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Refining sonographic criteria for paediatric appendicitis: combined effects of age-based appendiceal size and secondary findings
  1. Jeffrey T Neal1,
  2. Michael C Monuteaux1,
  3. Shawn J Rangel2,
  4. Carol E Barnewolt3,
  5. Richard G Bachur1
  1. 1Division of Emergency Medicine, Boston Children’s Hospital, Boston, Massachusetts, USA
  2. 2Department of Surgery, Boston Children’s Hospital, Boston, Massachusetts, USA
  3. 3Department of Radiology, Boston Children’s Hospital, Boston, Massachusetts, USA
  1. Correspondence to Dr Jeffrey T Neal, Division of Emergency Medicine, Boston Children's Hospital, Boston, Massachusetts, USA; jeffreytneal{at}gmail.com

Abstract

Objective Appendiceal diameter is a primary sonographic determinant of paediatric appendicitis. We sought to determine if the diagnostic performance of outer appendiceal diameter differs based on age or with the addition of secondary sonographic findings.

Methods We retrospectively reviewed patients aged less than 19 years who presented to the Boston Children’s Hospital ED and had an ultrasound (US) for the evaluation of appendicitis between November 2015 and October 2018. Our primary outcome was the presence of appendicitis. We analysed the cases to evaluate the optimal outer appendiceal diameter as a predictor for appendicitis stratified by age (<6, 6 to <11, 11 to <19 years), and with the addition of one or more secondary sonographic findings.

Results Overall, 945 patients met criteria for inclusion, of which 43.9% had appendicitis. Overall, appendiceal diameter as a continuous measure demonstrated excellent test performance across all age groups (area under the curve (AUC) >0.95) but was most predictive of appendicitis in the youngest age group (AUC=0.99 (0.98–1.00)). Although there was no significant difference in optimal diameter threshold between age groups, both 7- and 8-mm thresholds were more predictive than 6 mm across all groups (p<0.001). The addition of individual (particularly appendicolith or echogenic fat) or combinations of secondary sonographic findings increased the diagnostic value for appendicitis above diameter alone.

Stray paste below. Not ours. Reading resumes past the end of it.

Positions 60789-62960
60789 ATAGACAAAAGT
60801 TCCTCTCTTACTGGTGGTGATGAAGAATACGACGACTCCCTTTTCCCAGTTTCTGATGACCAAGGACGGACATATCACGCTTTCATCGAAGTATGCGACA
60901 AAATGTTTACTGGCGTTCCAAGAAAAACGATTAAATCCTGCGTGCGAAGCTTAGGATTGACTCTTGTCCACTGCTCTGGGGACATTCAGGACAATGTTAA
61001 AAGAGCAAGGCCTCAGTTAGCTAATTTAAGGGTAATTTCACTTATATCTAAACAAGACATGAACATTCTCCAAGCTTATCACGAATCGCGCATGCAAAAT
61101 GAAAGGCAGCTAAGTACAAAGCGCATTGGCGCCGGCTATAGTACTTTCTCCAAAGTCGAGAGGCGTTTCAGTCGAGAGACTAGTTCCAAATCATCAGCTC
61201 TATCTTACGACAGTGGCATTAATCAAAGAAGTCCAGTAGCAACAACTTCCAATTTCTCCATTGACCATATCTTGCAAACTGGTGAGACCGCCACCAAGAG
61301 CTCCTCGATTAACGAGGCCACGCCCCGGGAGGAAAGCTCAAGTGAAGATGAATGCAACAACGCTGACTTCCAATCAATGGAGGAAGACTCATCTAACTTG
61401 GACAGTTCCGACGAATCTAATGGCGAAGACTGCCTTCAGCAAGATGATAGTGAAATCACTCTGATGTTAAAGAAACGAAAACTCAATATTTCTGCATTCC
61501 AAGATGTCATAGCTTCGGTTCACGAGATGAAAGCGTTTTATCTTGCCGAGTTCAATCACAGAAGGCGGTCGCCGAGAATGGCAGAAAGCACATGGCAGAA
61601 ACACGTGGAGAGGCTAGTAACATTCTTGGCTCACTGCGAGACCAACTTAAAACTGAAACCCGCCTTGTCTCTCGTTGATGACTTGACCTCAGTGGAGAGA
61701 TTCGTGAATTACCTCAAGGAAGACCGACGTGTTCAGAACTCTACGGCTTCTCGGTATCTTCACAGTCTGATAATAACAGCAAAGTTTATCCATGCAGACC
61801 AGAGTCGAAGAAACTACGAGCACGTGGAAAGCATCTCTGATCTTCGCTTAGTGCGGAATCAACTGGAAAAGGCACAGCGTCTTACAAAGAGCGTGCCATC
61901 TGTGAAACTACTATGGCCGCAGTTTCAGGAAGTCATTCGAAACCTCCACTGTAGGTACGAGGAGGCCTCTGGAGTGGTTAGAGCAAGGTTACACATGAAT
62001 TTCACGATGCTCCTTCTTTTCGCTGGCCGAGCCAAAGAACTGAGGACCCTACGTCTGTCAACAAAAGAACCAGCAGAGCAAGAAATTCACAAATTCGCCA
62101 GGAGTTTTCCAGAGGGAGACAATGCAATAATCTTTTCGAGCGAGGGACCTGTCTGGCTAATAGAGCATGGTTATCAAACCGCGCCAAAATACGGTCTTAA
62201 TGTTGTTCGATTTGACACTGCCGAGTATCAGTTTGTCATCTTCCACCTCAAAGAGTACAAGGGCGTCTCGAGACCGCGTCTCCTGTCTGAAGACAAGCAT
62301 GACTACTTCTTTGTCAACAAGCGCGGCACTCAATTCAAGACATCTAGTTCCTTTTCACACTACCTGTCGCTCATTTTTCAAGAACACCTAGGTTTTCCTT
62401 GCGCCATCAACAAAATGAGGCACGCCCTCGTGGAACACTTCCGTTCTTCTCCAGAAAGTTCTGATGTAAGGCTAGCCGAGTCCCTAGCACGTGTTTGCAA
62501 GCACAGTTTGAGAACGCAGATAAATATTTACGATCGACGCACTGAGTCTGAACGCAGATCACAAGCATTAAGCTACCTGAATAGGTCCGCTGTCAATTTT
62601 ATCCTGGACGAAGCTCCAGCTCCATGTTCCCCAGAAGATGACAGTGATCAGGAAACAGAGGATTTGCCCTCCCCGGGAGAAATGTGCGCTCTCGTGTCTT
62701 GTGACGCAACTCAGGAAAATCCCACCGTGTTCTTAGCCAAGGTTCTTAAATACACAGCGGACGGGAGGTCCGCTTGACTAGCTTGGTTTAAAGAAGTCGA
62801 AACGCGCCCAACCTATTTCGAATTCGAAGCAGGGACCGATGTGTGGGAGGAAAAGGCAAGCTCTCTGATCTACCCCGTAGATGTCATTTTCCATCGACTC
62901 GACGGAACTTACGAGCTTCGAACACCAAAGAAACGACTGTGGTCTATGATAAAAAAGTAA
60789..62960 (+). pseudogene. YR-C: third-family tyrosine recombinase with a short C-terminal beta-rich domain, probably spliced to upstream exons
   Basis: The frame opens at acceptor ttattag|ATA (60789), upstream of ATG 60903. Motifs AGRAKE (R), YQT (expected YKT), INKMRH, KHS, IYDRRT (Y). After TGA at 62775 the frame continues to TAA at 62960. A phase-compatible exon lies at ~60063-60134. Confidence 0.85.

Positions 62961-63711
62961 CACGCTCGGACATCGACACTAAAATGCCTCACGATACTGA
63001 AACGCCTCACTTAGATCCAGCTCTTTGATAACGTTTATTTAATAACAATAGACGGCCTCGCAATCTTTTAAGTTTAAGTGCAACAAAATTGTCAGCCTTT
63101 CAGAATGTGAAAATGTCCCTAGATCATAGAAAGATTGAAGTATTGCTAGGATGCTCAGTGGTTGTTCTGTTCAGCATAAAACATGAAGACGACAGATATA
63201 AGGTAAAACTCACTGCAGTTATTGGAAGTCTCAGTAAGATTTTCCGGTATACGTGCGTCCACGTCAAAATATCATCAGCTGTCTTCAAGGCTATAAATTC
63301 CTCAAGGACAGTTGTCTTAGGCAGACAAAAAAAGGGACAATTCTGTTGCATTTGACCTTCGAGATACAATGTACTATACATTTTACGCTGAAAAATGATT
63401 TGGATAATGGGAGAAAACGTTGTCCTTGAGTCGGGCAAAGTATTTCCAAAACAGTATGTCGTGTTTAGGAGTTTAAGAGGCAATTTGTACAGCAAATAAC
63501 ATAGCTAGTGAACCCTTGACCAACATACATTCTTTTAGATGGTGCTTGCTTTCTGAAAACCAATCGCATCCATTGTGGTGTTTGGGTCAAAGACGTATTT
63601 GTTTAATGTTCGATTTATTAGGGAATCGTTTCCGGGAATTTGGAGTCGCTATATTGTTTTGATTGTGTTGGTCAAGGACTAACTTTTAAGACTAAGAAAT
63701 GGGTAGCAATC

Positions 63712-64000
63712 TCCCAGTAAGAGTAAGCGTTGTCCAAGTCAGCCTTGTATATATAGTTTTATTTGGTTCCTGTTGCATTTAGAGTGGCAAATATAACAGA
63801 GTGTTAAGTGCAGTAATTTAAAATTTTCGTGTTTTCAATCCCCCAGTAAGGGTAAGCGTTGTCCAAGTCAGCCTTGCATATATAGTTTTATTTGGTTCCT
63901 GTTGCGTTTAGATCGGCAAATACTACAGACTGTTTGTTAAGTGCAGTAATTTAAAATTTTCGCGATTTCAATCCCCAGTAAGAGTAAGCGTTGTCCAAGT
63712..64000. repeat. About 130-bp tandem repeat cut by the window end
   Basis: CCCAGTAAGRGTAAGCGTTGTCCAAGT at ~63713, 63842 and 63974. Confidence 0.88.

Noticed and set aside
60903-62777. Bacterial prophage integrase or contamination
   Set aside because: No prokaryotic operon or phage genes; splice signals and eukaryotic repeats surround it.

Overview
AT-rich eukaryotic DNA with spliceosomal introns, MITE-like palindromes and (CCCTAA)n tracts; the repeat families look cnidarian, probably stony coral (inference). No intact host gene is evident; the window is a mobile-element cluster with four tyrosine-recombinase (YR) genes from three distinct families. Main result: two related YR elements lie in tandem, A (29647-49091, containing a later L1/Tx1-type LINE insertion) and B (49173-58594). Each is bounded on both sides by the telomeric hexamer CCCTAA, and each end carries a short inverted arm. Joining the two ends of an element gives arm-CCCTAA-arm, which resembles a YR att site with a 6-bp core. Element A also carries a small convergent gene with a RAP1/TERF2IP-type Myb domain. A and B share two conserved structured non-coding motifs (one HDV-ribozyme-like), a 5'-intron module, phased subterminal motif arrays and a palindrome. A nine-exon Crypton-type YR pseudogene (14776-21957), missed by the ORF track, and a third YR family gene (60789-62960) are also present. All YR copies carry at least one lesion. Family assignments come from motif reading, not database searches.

Conclusions Appendiceal diameter as a continuous measure was more predictive of appendicitis in the youngest group. Across all age groups, the optimal diameter threshold was 7 mm for the diagnosis of paediatric appendicitis. The addition of individual or combination secondary sonographic findings increases diagnostic performance.

  • pediatric emergency medicine
  • pediatrics
  • ultrasonography
  • abdomen

Data availability statement

Data are available on reasonable request. Not a clinical trial.

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Data availability statement

Data are available on reasonable request. Not a clinical trial.

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Footnotes

  • Handling editor Shammi L Ramlakhan

  • Twitter @jeffreytneal

  • Presented at The abstract of this article was previously accepted and presented as a poster presentation at the Proceedings of the 2021 Pediatric Academic Societies Annual Meeting in May of 2021, which was virtual due to the COVID-19 pandemic.

  • Contributors JTN and RGB conceived the study, submitted the appropriate institutional review board paperwork and supervised the data collection and analysis. JTN, RGB and CEB undertook acquisition and management of data, including quality control, as well as review of the analysis. CEB provided protocol advice and facilitated acquisition of US data. MCM provided additional protocol advice including statistical recommendations. JTN drafted the manuscript, and RGB takes responsibility for the paper as a whole. All authors contributed substantially to the manuscript review and revision. All authors approved the final manuscript as submitted and agree to be accountable for all aspects of the work. JTN is the guarantor of the manuscript.

  • Funding This work was supported by the Dr Michael Shannon Emergency Medicine Award (Boston Children’s Hospital) to JTN. Data collection for this study was partially funded by an internal grant, the Dr Michael Shannon Emergency Medicine Award (Boston Children’s Hospital).

  • Competing interests None declared.

  • Provenance and peer review Not commissioned; externally peer reviewed.

  • Supplemental material This content has been supplied by the author(s). It has not been vetted by BMJ Publishing Group Limited (BMJ) and may not have been peer-reviewed. Any opinions or recommendations discussed are solely those of the author(s) and are not endorsed by BMJ. BMJ disclaims all liability and responsibility arising from any reliance placed on the content. Where the content includes any translated material, BMJ does not warrant the accuracy and reliability of the translations (including but not limited to local regulations, clinical guidelines, terminology, drug names and drug dosages), and is not responsible for any error and/or omissions arising from translation and adaptation or otherwise.